According to Autoblog, General Motors says it will begin testing a fleet of Uptis-equipped Chevy Bolts in southern Michigan this year with an eye toward making them available as an option on production cars by 2024. Engadget points out that the biggest advantage of the Uptis technology may be for use on autonomous robotaxis where they will eliminate downtime due to flat tires. For more on the Uptis, check out this video from Michelin.

Quieter Tires From Bridgestone

Bridgestone QuietRide tire

Electric cars are so much quieter than their gasoline and diesel powered cousins that drivers hear things they never did before, things like wind noise and the sound of the tires on pavement. It turns out much of that tire noise is caused by air getting trapped and compressed by the tread as it rolls along the pavement, according to Dale Harrigle, the chief engineer at the replacement tire division of Bridgestone. When that air is released, it creates lots of tiny popping noises that just so happen to be in the same frequency range as normal human speech. “This makes it aggravating to communicate in vehicles,” he tells Wired.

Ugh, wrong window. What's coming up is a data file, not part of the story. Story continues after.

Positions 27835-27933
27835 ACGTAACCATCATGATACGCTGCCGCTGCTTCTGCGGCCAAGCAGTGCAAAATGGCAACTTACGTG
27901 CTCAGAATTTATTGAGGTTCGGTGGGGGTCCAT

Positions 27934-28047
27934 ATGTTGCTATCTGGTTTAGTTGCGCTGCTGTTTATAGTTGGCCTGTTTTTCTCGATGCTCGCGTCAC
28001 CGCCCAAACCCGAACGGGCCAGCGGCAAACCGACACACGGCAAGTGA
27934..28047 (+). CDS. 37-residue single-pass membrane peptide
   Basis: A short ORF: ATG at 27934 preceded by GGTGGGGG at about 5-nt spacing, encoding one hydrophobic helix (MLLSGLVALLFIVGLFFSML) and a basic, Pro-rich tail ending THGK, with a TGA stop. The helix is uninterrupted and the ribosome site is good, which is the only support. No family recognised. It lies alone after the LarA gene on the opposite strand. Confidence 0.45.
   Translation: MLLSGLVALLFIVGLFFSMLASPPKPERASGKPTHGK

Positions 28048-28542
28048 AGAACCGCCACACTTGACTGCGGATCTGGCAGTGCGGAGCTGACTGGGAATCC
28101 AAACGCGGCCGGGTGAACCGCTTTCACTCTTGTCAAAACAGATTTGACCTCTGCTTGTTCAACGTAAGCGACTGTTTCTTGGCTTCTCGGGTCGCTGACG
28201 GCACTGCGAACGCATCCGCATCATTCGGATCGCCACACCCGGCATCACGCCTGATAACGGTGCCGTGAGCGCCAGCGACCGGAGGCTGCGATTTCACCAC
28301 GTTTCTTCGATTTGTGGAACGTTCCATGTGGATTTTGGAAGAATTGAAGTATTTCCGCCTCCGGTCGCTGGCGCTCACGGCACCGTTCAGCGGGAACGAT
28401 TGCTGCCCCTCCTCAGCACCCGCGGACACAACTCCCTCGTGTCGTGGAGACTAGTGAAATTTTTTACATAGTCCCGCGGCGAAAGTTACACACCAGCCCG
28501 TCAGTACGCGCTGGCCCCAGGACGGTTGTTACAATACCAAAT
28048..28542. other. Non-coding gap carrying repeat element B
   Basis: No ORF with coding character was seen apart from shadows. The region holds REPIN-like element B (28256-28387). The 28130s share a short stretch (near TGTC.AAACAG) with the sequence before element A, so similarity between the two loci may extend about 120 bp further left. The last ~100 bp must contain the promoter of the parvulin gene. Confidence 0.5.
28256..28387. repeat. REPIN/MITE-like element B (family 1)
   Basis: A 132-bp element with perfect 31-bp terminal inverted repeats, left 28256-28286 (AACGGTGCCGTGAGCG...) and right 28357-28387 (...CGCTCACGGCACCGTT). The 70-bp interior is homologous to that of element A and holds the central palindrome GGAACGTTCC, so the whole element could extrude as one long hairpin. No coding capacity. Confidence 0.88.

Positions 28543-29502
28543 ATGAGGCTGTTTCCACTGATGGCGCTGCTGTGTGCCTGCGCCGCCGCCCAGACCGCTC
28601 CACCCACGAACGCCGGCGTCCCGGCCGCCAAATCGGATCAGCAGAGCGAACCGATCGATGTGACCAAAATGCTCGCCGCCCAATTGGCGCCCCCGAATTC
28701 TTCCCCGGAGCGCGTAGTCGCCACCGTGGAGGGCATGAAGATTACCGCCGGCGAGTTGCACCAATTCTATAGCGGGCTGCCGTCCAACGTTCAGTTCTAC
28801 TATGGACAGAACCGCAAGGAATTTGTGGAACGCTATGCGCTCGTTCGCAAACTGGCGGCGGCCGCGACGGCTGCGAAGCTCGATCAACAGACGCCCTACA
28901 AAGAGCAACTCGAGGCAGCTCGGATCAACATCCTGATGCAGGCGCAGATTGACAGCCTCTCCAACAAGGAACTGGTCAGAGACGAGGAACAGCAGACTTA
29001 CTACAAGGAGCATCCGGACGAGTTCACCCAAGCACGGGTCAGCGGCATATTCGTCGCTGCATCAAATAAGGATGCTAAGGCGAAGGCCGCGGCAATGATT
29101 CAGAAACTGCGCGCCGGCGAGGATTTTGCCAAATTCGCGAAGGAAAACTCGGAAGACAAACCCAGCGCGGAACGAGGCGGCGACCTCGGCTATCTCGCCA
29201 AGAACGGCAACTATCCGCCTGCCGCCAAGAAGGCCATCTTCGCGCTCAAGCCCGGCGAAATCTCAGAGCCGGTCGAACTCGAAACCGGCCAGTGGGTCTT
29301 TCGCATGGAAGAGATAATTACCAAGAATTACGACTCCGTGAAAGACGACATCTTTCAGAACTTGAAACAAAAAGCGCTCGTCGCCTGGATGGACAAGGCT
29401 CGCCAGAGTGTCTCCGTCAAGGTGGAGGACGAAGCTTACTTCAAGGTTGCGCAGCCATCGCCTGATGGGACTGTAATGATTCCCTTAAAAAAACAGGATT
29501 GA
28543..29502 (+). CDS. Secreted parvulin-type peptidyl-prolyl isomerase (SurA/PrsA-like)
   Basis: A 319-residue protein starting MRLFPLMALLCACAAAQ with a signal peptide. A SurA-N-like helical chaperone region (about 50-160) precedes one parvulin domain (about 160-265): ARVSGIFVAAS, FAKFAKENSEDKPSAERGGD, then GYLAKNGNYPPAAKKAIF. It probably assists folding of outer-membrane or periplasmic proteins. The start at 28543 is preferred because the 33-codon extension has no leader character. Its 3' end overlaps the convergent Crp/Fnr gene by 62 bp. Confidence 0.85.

In developing its new Turanza QuietTrack tire, Harrigle says Bridgestone engineers encircled the tire with a few thin, longitudinal channels, and lots of short, diagonal grooves leading to the tire’s shoulder. The orientation of these lateral grooves is crucial. The ones along the shoulder allow air to escape as it rolls, so it doesn’t get compressed. And the grooves come in three different widths, measured so they interfere with one another’s sound pattern. This interference pattern reduces noise in the frequencies that are similar to human speech.

Finally, Harrigle and his team found that by molding millimeter-high serrations into the trough of each channel, they could break up the high frequency sounds that occurred as the tire interacted with the road. As an added benefit, those serrations improve traction in snowy conditions.

The QuietTrack tires cost about $133 a piece, a fairly normal price for a modern passenger car tire. If you drive an electric car and want to lower the noise inside the cabin of your car, consider a set of these new Bridgestone tires when it’s time to put new sneakers on your ride. If any CleanTechnica readers do so and want to share their opinions about the difference between their new Bridgestones and their previous tires, we would be happy to hear from you.

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Steve Hanley

Steve writes about the interface between technology and sustainability from his home in Florida or anywhere else The Force may lead him. He is proud to be "woke" and doesn't really give a damn why the glass broke. He believes passionately in what Socrates said 3000 years ago: "The secret to change is to focus all of your energy not on fighting the old but on building the new." You can follow him on Substack and LinkedIn but not on Fakebook or any social media platforms controlled by narcissistic yahoos.